Tag Archives: Rawlings

On the rocks: H D Rawlings

H D Rawlings was one of the largest and most prestigious soft drinks manufacturers in Victorian England.

In press advertising from 1860, Rawlings & Co claimed an establishment date of 1815. John Rawlings (1771 – 1848), ginger beer manufacturer, was certainly based at Nassau Street, Fitzrovia by 1827. The exact address is confirmed as 2 Nassau Street by 1831.

John Rawlings died in 1848 and the business was inherited by his sons, John (1806 – 1853) and James (1814 – 1882). In 1851 James Rawlings lived at 2 Nassau Street and was a ginger beer manufacturer employing 20 men. John Rawlings lived at 3 Nassau Street, and was also a ginger beer manufacturer.

John Rawlings died in 1853 and his stake in the business was inherited by Sarah Rawlings (1819 – 1863), his widow.

The business occupied 2-4 Nassau Street by 1856, and the range of drinks had been expanded to include lemonade and soda, as well as ginger beer.

Sarah Rawlings married her clerk, Henry Doo (1837 – 1904) in 1857, and he took on the name Henry Doo Rawlings.

Premises had extended to include 8 Charles Street, Fitzrovia by 1860.

At the instigation of James Rawlings, a works’ brass band was established in 1862. The firm enjoyed a strong relationship with its workforce, which it treated to an annual dinner or excursion.

Sarah Doo (nee Rawlings) died in September 1863, with an estate valued at under £7,000. H D Rawlings became principal partner in the firm, although James Rawlings also had a stake, and the firm traded as H D & J Rawlings.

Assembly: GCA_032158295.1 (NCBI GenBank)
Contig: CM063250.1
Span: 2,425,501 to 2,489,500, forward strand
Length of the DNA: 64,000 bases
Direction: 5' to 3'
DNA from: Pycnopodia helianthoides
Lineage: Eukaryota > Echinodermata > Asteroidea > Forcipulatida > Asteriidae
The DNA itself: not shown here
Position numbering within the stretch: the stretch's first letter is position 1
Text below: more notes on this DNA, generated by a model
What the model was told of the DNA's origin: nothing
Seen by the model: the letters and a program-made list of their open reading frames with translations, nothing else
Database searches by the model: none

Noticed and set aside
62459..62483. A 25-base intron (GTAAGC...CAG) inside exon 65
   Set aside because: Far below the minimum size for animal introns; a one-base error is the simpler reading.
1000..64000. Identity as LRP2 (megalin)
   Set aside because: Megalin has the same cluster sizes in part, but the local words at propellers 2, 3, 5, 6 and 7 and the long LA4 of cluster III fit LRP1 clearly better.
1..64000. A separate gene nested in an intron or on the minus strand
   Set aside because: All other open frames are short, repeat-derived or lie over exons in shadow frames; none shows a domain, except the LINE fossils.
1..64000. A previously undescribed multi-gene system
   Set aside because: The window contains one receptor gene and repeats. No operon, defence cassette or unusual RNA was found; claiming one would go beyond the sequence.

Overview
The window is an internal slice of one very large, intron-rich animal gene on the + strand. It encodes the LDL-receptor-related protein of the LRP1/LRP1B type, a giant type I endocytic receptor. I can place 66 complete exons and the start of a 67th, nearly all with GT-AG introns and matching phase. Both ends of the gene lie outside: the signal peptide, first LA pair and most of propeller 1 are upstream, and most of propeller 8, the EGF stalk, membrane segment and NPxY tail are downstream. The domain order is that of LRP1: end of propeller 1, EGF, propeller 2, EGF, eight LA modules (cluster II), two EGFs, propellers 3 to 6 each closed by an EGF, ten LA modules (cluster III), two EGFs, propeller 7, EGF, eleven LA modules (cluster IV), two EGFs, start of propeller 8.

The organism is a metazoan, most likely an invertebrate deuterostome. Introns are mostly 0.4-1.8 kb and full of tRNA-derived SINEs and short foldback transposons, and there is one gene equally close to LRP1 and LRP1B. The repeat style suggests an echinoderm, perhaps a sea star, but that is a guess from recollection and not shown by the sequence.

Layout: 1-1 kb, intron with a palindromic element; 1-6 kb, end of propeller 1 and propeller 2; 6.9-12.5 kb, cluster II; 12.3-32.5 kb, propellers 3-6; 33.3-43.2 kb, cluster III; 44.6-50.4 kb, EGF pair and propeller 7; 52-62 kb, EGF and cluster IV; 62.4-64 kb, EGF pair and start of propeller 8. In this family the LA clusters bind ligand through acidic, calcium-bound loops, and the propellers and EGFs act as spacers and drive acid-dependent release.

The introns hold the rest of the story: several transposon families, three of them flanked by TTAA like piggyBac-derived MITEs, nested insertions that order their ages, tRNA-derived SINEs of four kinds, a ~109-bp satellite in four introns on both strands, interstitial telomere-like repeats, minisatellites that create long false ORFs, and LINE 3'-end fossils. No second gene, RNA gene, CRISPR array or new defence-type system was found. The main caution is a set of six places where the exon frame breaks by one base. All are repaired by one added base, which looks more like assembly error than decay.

Less than four months after the death of his wife, Henry Doo Rawlings married Jane Sewell in Paris.

H D & J Rawlings had a Royal Warrant to supply Queen Victoria with soft drinks by 1864.

Henry Doo Rawlings was described in the Marylebone Mercury in 1866 as “lively, open-hearted and genial, easily approached, with no manifest sense of self-importance”. James Rawlings was described as more reserved, “but thoroughly cordial and kind when the ice was broken”.

The firm was a generous contributor to the Licensed Victuallers Asylum, a charity for retired victuallers.

The firm supplied the Prince of Wales, the Duke of Edinburgh and the Emperor of France by 1869.

James Rawlings retired in 1870, and the firm was continued under the name H D Rawlings.

There was a gas explosion at the Nassau Street factory in 1877. Henry Doo Rawlings and two other men received burns to their faces and hands, and had to be taken to Middlesex Hospital.

The firm was based at 2 Nassau Street and Berners Street in 1879.

Henry Doo Rawlings was granted the Freedom of the City of London in 1886.

R White & Sons of Camberwell acquired H D Rawlings in 1891.  It was also incorporated as a limited company at this time. The Rawlings brand continued as the “premium” offering alongside the “standard” R White’s soft drinks.

H D Rawlings advertised that it could supply up to 120,000 stone bottles of ginger beer within notice of a few hours in 1892. The Rawlings factory was on Neate Street, Camberwell by 1894.

Henry Doo Rawlings died in Paris in 1904. He left an estate valued at over £47,000.

H D Rawlings was based at 8 Mortimer Street, Fitzrovia and Neate Street, Camberwell in 1914. The company employed about 400 people.

The licensed trade in the London area was the principal customer for H D Rawlings products by 1952.

R White & Sons was acquired by Whitbread, a national brewer, in 1969.

H D Rawlings was based at Winsor Terrace, London by 1975. By this time the brand was primarily being marketed as a mixer for spirits, and was largely affiliated with the on-trade of clubs, hotels and public houses.

Whitbread and Bass merged their soft drinks operations to form Canada Dry Rawlings in 1980. Bass owned 65 percent of the venture and Whitbread owned the remainder. The business concentrated on supplying the licensed trade.

Britvic acquired Canada Dry Rawlings in 1986. Britvic phased out the Rawlings name in favour of the Britvic brand.